Beneath the still blue waters off Key Largo a woman dives into a dazzling array of color. But behind the shimmering schools of fish, somewhere in the shadows of the reef, a death trap awaits. In minutes one life will be expertly, brutally taken, and another plunged into a mean season of fury, obsession, and revenge... His name is Thorn, his world is mangrove islands, open waters, and the ghosts of a too-violent past. Darcy Richards was everything to him. Now, finding her killer is. Wading into a seething mystery, Thorn is catapulted into a nightmare of violence and deception. There lurks a sensual young woman with a hard come-on, an aging former mobster, and a diabolical ex-CIA man. What they all have in common is each other's mad ruthlessness -- and a little red fish that will make some people very rich, and others very dead...




High Tide in Tucson


Book Description

"Clever. . . magical. . . beautifully crafted. Kingsolver spins you around the philosophic world a dozen times." — Milwaukee Sentinel "There is no one quite like Barbara Kingsolver in contemporary literature," raves the Washington Post Book World, and it is right. Kingsolver's critically acclaimed writings always entertain and touch her legions of loyal fans. In High Tide in Tucson, she returns to her familiar themes of family, community, the common good, and the natural world. The title essay considers Buster, a hermit crab that accidentally stows away on Kingsolver's return trip from the Bahamas to her desert home, and turns out to have manic-depressive tendencies. Buster is running around for all he's worth—one can only presume it's high tide in Tucson. Kingsolver brings a moral vision and refreshing sense of humor to subjects ranging from modern motherhood to the history of private property to the suspended citizenship of human beings in the Animal Kingdom. Beautifully packaged, with original illustrations by illustrator Paul Mirocha, these wise lessons on the urgent business of being alive make it a perfect gift for Kingsolver's many fans.




High Tide


Book Description

*Shortlisted for the RNA Contemporary Romantic Novel of the Year 2016* Pennfleet might be a small town, but there's never a dull moment in its narrow winding streets ... Kate has only planned a flying visit to clear out the family home after the death of her mother. When she finds an anonymous letter, she is drawn back into her own past. Single dad Sam is juggling his deli and two lively teenagers, so romance is the last thing on his mind. Then Cupid fires an unexpected arrow - but what will his children think? Nathan Fisher is happy with his lot, running picnic cruises up and down the river, but kissing the widow of the richest man in Pennfleet has disastrous consequences. Vanessa knows what she has done is unseemly for a widow, but it's the most fun she's had for years. Must she always be on her best behaviour? As autumn draws in and the nights grow longer, there are sure to be fireworks in this gloriously engaging novel from Veronica Henry, author of A Night on the Orient Express.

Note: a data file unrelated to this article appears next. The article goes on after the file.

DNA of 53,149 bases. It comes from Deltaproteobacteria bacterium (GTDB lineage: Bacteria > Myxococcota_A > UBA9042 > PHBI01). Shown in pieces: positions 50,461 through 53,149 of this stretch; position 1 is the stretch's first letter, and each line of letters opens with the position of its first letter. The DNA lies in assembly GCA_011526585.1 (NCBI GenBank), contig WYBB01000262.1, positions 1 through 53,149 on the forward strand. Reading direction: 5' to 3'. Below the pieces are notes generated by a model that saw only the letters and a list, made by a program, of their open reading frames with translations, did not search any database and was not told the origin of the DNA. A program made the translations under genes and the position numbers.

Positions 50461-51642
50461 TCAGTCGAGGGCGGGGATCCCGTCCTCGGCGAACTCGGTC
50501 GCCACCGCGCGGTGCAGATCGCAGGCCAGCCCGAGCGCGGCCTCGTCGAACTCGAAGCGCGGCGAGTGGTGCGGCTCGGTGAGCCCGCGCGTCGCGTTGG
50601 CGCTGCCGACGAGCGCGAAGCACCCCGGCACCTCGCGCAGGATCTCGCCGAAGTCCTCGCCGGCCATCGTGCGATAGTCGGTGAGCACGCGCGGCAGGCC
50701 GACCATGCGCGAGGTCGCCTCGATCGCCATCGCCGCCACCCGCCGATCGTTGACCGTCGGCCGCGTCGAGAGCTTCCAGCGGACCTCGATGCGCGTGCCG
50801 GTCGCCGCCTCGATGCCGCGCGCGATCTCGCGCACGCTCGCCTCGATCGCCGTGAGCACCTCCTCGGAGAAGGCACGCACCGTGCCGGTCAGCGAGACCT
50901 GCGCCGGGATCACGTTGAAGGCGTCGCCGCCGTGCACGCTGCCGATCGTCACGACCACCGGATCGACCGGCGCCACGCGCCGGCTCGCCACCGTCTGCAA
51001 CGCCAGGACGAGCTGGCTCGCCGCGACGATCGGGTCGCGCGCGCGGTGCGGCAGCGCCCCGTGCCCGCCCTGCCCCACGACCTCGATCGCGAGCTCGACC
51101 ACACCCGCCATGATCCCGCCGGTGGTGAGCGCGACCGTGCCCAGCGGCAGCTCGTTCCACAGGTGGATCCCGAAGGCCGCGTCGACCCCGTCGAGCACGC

High Tide


Book Description

Fiona is the creator of fashion doll sensation Kimberley, and is quite satisfied with her career-focused life. Yet when her boss informs her that she must win over a new account by going camping with the creator of a hit children's TV show, she is extremely reluctant. Nevertheless, she goes to Florida to meet Roy and his Guide Ace Montgomery. When Roy is found dead with Fiona holding the bloody knife, she becomes the prime suspect - though she has no recollection of what happened. Things get worse when she learns that Roy, until now a stranger to her, left her all the proceeds from his new TV show, giving her a strong motive for murder. Suddenly, she and Ace find themselves on the run, and being condemned by the press for murder. They must prove their innocence by discovering the true motive and murderer of Roy. Fiona and Ace figure out they are linked through her father, and it is then that Fiona learns the secrets of her family's past, turning her world upside down.




Lowcountry at High Tide


Book Description

2020 George C. Rogers Jr. Award Finalist, best book of South Carolina history A study of Charleston's topographic evolution, its history of flooding, and efforts to keep residents dry and safe The signs are there: our coastal cities are increasingly susceptible to flooding as the climate changes. Charleston, South Carolina, is no exception, and is one of the American cities most vulnerable to rising sea levels. Lowcountry at High Tide is the first book to deal with the topographic evolution of Charleston, its history of flooding from the seventeenth century to the present, and the efforts made to keep its populace high and dry, as well as safe and healthy. For centuries residents have made many attempts, both public and private, to manipulate the landscape of the low-lying peninsula on which Charleston sits, surrounded by wetlands, to maximize drainage, and thus buildable land and to facilitate sanitation. Christina Butler uses three hundred years of archival records to show not only the alterations to the landscape past and present, but also the impact those efforts have had on the residents at various socio-economic levels throughout its history. Wide-ranging and thorough, Lowcountry at High Tide goes beyond the documentation of reclamation and filling and offers a look into the life and the history of Charleston and how its people have been affected by its unique environment, as well as examining the responses of the city over time to the needs of the populace. Butler considers interdisciplinary topics from engineering to public health, infrastructure to class struggle, and urban planning to civic responsibility in a study that is not only invaluable to the people of Charleston, but for any coastal city grappling with environmental change. Illustrated with historical maps, plats, and photographs and organized chronologically and thematically within chapters, Lowcountry at High Tide offers a unique look at how Charleston has kept—and may continue to keep—the ocean at bay.